Announcing Stack Overflow Documentation

We started with Q&A. Technical documentation is next, and we need your help.

Whether you're a beginner or an experienced developer, you can contribute.

Sign up and start helping → Learn more about Documentation →

I've been doing some research into taking my programming experience and moving into the java programming marketplace, due to a combination of personal interest and local market forces. As you can gather from the title, the vast majority of my experience has been in building web-based sites and applications, and I'd like to move as much of my previous experience as possible.

One thing that I've been unable to find a concrete answer for when should a website or web-based application designer look to going with a Java based solution, over other options currently on the market. What options would Java provide that would have a designer select Java as the basic coding language to base a project upon?

Thank you for any constructive replies that may arrive from this inquiry.

EDIT: I should have included the caveat of if other factors are equal, for example if hardware, software, developer skill in java is up to where they should be for such projects, and so forth.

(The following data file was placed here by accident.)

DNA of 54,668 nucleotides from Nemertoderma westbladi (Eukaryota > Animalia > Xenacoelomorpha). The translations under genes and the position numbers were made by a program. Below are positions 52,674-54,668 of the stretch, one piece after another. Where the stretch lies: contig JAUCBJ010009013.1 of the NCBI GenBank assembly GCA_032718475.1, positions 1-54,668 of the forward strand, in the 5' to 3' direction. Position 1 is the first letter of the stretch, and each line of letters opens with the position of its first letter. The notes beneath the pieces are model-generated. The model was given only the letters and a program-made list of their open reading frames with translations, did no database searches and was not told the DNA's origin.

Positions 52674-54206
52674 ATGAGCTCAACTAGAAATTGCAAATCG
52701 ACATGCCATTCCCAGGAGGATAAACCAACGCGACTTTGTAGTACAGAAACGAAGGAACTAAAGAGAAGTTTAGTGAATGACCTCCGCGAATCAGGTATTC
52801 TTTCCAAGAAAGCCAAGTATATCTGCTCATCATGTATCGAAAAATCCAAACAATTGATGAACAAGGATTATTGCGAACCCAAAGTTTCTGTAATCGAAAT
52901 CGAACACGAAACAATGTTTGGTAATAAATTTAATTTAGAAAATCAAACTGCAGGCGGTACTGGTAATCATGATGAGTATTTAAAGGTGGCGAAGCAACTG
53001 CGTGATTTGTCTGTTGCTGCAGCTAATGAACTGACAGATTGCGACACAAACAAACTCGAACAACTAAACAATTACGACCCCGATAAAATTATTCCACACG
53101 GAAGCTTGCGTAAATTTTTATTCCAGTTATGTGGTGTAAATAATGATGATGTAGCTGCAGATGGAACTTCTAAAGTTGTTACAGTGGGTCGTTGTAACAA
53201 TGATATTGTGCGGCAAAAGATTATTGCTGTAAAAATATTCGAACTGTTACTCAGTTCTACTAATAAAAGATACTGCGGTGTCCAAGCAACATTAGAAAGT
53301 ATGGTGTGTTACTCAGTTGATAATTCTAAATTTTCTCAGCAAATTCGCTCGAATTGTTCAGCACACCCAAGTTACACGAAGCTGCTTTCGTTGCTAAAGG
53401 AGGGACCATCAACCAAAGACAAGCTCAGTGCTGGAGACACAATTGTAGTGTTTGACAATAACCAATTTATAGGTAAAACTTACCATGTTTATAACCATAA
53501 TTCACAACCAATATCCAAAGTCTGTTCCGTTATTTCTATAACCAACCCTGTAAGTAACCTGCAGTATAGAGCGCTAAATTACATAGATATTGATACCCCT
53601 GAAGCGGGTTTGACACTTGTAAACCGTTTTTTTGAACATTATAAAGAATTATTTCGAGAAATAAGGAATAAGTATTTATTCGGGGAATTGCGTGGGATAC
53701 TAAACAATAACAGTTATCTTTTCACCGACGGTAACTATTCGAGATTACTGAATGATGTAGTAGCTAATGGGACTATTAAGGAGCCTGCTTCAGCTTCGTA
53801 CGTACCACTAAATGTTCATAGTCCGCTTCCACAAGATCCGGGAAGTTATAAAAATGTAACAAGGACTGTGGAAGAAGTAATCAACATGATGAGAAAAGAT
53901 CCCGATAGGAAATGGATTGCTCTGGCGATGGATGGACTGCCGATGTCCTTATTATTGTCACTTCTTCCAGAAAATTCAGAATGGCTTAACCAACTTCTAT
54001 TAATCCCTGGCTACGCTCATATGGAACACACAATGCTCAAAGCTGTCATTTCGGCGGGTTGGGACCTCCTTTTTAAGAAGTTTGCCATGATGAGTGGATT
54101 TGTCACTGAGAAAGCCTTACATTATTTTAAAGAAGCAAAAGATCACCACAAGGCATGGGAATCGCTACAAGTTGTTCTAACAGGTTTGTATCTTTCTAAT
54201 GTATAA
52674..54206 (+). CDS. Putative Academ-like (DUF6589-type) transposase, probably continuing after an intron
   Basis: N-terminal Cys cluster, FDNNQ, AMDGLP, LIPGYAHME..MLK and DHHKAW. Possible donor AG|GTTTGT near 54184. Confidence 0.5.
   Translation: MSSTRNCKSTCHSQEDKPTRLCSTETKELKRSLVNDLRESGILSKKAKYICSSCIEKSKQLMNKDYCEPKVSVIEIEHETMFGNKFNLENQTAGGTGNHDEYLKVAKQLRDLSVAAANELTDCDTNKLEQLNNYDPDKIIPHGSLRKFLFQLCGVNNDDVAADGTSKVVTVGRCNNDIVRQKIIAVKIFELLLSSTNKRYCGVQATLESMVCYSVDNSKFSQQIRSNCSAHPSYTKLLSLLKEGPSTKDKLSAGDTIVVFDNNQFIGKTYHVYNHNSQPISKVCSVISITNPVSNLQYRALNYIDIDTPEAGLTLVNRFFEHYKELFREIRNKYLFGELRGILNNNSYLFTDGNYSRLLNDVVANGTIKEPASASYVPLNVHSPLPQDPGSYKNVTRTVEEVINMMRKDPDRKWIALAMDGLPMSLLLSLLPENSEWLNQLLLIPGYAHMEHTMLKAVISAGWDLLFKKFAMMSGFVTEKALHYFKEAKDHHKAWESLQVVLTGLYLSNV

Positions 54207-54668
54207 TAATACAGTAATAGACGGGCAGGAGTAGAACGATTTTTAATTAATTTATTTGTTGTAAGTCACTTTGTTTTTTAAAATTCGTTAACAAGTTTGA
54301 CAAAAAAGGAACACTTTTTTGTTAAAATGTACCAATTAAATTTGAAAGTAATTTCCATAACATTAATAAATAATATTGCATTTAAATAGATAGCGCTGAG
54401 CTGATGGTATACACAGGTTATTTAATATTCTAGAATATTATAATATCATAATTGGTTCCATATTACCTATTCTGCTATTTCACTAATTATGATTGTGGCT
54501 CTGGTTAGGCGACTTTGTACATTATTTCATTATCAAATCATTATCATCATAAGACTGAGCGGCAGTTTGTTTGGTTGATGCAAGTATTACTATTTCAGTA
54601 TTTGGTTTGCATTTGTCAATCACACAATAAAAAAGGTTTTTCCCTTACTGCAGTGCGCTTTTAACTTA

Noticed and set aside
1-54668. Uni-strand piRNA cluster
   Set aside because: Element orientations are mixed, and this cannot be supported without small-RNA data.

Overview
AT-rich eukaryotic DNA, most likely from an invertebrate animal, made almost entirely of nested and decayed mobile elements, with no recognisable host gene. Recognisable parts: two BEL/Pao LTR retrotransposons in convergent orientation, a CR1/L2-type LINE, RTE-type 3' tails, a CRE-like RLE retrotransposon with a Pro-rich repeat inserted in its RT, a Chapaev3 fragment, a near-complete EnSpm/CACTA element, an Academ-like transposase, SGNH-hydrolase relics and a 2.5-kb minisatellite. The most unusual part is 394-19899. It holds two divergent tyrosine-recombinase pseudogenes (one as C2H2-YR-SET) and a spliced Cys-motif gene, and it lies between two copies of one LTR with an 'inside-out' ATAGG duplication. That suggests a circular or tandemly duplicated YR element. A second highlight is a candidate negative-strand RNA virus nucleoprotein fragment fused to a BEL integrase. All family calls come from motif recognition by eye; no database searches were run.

share|improve this question

closed as not constructive by ThinkingStiff, Kev Aug 5 '12 at 13:58

As it currently stands, this question is not a good fit for our Q&A format. We expect answers to be supported by facts, references, or expertise, but this question will likely solicit debate, arguments, polling, or extended discussion. If you feel that this question can be improved and possibly reopened, visit the help center for guidance.If this question can be reworded to fit the rules in the help center, please edit the question.

10 Answers 10

up vote 4 down vote accepted

Consider this also: Java tends to run on app servers where there is a persistent global program running, and separate threads/processes spawn off to service individual requests. However, if the main global VM croaks for some reason, your whole app can go down. The benefit of course is that you get application/system level resources that you can initialize and use continuously across all requests

Other environments like PHP basically tear down and rebuild the entire environment for each request. You can code in application level data persistence using a database, but you don't get it for free. On the other hand, if one php process croaks while processing app data, it won't kill the whole system , as the entire environment is just torn down/rebuilt for the next request.

share|improve this answer

The main factor is what your developers are adept in. If you've got a bunch of Java developers, go with Java.

share|improve this answer
So true. Java and .Net are on par in this respect, both can do the job quite well and it just comes down to who you have available, the costs of hardware and software pale in comparison the cost of the development team. – Spence Sep 28 '09 at 21:14